Tom Wallerstein

Does this type of email look familiar?

“I’m delighted to announce that our firm, Dewey Cheatem & Howe, has just reached a settlement of a longstanding class action on behalf of our beloved client Evilem Pire Insurance Corp. (‘EPIC’). Due to our tireless efforts reviewing documents and engaging in discovery motion practice, EPIC was able to settle the case for only $1 trillion dollars, a mere fraction of the many quadrillions sought by the plaintiffs . . . .”

If you are a lawyer in a firm, then you probably have seen a similar email more than once in your career. The victory email is a tradition at many firms, even when the result can only barely qualify as a victory. Because I think it behooves lawyers to always consider the purpose of any communication, we might wonder why victory emails are so prevalent….

One very practical reason for sending a firm-wide email is simply to communicate the results of major engagements to other members of the firm who might otherwise not know.

I remember when I was a law student on a call-back interview with a multi-national firm. The first partner with whom I was meeting spent several minutes giving the predictable spiel about how close-knit the firm was and how it had such a uniquely collegial firm culture. When that interview ended, he escorted me several floors away to meet with the next interviewer, another partner. I don’t think he appreciated the irony as I watched the two partners introduce themselves to each other before introducing me.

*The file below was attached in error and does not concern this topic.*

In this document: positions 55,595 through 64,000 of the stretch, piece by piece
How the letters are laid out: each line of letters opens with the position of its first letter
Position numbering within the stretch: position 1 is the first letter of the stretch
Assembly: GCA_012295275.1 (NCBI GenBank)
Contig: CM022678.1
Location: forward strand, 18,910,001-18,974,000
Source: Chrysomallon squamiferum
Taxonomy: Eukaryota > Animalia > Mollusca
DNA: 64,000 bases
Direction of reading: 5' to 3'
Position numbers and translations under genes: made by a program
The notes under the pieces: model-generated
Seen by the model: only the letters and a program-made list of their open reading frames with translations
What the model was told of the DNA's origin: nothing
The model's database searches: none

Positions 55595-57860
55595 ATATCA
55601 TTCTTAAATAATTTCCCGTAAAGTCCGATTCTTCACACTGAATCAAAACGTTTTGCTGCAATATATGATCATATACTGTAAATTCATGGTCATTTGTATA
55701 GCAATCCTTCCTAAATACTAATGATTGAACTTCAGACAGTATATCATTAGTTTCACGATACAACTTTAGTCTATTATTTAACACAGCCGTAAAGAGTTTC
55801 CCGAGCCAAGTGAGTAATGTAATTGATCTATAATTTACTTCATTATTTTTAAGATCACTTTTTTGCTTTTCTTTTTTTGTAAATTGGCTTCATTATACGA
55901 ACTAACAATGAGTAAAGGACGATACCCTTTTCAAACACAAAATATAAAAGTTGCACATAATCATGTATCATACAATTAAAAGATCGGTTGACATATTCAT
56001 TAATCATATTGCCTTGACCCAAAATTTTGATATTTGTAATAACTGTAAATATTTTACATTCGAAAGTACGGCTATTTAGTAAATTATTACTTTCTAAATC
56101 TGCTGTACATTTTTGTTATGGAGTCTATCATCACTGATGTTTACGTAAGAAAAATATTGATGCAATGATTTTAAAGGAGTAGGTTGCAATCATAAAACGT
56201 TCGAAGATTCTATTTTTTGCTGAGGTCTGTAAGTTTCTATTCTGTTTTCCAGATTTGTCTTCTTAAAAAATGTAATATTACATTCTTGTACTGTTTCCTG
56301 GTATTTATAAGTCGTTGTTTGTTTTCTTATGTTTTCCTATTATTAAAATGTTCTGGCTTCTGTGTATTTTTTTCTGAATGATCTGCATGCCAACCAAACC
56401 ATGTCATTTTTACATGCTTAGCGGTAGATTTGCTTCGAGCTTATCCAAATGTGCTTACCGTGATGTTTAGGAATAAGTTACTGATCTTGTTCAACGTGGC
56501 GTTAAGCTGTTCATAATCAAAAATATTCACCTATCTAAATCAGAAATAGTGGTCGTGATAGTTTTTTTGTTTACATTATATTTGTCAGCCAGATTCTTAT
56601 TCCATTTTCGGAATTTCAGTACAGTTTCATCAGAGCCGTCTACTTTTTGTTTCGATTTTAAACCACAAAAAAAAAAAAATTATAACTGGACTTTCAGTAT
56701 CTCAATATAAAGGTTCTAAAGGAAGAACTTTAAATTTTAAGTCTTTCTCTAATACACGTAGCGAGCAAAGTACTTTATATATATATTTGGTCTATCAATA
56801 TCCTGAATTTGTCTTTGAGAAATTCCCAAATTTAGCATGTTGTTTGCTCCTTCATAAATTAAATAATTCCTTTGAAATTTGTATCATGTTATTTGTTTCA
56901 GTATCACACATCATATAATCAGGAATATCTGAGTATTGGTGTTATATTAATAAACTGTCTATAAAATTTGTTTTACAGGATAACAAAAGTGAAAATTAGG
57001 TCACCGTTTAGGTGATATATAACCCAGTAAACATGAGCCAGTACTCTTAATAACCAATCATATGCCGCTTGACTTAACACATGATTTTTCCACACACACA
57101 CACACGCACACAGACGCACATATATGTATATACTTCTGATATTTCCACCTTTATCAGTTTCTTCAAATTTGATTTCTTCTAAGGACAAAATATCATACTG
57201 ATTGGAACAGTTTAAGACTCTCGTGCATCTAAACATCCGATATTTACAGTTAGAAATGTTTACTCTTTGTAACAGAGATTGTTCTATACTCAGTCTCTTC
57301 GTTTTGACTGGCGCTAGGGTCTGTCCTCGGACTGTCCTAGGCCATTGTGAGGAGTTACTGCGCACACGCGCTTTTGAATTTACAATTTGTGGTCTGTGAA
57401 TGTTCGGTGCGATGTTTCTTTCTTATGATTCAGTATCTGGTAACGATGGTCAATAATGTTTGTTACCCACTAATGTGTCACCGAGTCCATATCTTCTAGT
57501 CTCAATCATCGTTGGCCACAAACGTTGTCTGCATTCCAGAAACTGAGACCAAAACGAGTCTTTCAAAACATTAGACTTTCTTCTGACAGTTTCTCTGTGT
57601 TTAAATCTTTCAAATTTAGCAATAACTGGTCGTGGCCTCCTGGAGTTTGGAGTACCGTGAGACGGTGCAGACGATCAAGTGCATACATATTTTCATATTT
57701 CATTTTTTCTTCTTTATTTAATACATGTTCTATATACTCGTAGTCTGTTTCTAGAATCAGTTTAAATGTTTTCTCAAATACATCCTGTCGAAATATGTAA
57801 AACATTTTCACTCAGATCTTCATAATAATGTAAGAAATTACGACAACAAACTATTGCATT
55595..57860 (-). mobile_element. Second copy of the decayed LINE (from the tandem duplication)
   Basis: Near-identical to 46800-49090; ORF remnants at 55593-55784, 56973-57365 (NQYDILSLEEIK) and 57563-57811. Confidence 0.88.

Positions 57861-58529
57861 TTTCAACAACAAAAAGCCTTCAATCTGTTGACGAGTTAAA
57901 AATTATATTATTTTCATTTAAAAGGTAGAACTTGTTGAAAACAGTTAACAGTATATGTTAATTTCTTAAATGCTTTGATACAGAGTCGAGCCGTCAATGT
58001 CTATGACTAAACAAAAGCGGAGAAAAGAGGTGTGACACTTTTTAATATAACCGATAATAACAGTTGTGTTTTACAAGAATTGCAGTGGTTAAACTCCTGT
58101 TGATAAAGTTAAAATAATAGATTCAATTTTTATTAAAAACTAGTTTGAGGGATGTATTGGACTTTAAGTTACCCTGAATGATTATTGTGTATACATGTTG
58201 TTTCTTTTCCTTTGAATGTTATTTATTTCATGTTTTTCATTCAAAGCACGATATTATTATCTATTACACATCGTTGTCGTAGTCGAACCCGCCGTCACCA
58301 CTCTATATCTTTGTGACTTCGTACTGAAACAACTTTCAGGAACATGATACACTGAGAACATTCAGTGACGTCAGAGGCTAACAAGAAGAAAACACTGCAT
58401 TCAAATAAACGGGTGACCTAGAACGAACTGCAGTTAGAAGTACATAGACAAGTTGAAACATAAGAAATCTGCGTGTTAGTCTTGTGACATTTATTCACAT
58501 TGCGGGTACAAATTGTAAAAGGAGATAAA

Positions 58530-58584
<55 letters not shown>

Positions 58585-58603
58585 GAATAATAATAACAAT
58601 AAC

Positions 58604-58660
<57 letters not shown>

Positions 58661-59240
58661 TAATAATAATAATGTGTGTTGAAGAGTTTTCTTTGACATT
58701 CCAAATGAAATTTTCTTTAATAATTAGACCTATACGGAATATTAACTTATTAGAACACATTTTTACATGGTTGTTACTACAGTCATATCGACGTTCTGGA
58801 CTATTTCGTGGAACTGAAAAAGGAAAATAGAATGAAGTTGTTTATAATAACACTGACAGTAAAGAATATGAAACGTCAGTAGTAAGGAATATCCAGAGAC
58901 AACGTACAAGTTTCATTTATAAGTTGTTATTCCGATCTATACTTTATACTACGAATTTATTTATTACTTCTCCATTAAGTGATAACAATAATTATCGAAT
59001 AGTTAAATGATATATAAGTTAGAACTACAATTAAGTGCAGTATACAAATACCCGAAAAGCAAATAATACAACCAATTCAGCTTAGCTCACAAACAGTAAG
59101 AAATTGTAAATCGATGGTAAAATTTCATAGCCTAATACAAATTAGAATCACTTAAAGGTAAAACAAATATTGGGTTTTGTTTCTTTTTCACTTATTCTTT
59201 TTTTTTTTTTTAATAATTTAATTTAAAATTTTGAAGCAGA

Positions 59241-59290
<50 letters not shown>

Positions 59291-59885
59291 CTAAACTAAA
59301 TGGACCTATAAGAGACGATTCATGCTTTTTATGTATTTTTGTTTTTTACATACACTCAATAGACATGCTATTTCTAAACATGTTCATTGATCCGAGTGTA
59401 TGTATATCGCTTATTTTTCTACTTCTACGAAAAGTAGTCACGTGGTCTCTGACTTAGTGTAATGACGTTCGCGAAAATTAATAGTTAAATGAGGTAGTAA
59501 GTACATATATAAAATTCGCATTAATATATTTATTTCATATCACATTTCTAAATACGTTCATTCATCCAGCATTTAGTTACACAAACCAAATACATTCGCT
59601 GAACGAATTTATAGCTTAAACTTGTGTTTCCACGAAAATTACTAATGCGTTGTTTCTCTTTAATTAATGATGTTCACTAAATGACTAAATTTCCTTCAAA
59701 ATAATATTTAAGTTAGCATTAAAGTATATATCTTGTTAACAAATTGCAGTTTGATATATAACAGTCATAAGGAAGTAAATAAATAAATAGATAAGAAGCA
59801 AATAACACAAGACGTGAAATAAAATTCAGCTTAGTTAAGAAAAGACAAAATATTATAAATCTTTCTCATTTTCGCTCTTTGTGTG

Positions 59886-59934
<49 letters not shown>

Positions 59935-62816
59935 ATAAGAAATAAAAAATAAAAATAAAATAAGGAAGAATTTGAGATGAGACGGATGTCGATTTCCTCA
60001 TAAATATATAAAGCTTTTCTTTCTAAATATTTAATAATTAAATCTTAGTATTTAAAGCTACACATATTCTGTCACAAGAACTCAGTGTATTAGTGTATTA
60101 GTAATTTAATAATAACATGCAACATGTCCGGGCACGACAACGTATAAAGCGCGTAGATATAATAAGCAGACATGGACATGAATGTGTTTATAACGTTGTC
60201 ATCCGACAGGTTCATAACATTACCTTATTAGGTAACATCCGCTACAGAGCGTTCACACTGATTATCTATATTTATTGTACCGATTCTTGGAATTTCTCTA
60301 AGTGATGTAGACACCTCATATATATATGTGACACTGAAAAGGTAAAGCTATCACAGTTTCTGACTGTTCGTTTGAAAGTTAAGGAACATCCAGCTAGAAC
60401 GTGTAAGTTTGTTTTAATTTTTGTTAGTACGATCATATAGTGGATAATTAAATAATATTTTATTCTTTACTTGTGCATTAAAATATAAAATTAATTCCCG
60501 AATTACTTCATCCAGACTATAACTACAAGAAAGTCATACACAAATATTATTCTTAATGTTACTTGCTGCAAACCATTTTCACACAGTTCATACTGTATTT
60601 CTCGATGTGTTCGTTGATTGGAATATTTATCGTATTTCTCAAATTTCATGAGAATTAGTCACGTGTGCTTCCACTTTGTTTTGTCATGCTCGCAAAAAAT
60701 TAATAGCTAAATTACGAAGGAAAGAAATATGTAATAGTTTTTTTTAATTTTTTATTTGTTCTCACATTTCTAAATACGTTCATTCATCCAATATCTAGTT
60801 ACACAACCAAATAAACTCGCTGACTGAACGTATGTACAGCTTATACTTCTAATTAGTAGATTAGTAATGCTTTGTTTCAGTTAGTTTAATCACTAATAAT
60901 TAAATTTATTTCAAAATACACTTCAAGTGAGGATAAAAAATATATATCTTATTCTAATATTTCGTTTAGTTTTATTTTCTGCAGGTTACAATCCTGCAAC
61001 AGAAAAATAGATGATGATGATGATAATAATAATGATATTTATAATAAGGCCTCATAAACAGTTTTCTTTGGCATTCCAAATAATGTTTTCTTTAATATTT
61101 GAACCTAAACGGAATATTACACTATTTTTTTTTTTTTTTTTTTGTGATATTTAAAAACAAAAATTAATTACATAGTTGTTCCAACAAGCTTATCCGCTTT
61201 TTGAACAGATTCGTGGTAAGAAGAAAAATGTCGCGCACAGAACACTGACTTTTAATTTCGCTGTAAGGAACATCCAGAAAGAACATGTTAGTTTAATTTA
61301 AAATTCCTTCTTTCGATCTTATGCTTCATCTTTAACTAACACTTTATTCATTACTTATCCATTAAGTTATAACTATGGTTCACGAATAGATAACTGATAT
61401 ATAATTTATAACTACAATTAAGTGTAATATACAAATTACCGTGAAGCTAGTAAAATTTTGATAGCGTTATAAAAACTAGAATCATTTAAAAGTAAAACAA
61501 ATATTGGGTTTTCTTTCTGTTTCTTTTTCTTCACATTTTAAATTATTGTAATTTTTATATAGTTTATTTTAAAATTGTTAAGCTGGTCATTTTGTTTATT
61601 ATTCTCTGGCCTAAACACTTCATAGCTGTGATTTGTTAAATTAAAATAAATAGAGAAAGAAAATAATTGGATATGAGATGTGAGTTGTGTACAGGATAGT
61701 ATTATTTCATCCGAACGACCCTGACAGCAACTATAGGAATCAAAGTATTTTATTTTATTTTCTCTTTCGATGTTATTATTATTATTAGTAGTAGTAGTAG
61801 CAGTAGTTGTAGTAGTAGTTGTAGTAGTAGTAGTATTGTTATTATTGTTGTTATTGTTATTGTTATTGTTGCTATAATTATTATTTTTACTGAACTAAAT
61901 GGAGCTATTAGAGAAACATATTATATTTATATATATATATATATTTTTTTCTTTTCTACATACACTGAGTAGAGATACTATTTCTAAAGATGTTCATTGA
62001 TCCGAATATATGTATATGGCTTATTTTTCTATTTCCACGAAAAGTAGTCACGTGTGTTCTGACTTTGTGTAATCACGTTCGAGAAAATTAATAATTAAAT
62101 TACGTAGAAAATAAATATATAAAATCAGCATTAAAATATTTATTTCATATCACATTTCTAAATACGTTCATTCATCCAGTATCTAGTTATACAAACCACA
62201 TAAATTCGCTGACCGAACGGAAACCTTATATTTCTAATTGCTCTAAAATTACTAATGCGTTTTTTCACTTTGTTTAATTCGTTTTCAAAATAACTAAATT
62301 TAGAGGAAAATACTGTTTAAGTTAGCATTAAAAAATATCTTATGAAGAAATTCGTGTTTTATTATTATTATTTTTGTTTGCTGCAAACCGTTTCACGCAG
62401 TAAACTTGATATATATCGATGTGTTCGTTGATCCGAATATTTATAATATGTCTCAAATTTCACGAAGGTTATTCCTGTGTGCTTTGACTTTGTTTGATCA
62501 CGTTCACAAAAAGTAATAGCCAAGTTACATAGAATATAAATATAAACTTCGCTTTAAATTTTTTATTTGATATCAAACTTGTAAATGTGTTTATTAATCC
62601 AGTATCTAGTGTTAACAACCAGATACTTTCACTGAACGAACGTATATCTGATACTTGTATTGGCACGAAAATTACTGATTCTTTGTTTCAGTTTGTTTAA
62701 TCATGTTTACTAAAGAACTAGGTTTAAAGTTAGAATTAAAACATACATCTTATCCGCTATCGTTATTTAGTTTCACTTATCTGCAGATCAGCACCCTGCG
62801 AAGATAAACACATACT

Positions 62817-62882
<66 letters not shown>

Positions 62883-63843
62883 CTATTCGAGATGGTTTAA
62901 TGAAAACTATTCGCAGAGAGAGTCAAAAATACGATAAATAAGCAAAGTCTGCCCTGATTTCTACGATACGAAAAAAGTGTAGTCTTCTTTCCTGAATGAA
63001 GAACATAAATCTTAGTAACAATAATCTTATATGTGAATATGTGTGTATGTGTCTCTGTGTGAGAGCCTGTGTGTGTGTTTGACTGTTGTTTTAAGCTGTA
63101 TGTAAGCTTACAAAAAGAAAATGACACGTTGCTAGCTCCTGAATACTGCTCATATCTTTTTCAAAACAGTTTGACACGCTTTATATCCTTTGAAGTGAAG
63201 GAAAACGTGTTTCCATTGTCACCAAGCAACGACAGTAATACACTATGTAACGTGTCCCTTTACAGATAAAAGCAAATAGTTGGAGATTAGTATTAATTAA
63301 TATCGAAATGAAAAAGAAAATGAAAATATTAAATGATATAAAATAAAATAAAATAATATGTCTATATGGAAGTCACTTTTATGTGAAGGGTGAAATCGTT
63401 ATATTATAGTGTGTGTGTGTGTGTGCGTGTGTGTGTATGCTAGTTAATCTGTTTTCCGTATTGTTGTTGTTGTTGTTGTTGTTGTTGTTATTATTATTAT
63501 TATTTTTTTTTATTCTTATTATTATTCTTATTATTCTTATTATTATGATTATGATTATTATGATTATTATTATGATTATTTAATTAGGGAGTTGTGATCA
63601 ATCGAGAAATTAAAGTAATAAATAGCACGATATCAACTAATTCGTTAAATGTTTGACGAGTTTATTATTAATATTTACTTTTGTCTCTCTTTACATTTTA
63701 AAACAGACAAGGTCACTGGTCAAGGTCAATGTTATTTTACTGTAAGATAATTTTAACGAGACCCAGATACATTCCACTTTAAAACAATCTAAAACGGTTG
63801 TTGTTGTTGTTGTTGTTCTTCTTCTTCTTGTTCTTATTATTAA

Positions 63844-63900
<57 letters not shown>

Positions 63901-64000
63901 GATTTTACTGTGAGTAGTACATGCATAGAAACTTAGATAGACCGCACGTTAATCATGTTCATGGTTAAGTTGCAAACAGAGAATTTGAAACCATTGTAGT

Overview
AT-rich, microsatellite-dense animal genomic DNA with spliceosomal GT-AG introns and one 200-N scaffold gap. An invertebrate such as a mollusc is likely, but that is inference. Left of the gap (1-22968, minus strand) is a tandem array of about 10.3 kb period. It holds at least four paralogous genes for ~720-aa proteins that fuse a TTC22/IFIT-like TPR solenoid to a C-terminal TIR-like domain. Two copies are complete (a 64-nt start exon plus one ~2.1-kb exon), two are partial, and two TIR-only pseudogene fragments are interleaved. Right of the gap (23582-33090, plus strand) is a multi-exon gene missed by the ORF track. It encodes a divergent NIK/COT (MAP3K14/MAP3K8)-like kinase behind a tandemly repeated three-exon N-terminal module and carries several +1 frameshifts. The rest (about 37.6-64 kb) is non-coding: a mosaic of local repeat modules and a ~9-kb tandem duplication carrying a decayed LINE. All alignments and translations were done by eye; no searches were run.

Especially in big firms with multiple offices, a victory email may be the simplest way for lawyers to learn about the outcomes of matters being handled by their colleagues.

Besides objectively communicating information, the sender of a victory email also has another, more personal agenda. Lawyers generally are not known to be especially modest, and when they win, they want to make sure as many people as possible know. And again, especially in a large firm with multiple offices, attorneys have a legitimate, vested interest in ensuring that other members of their firm understand and appreciate the value they bring above and beyond their billable hours or client originations.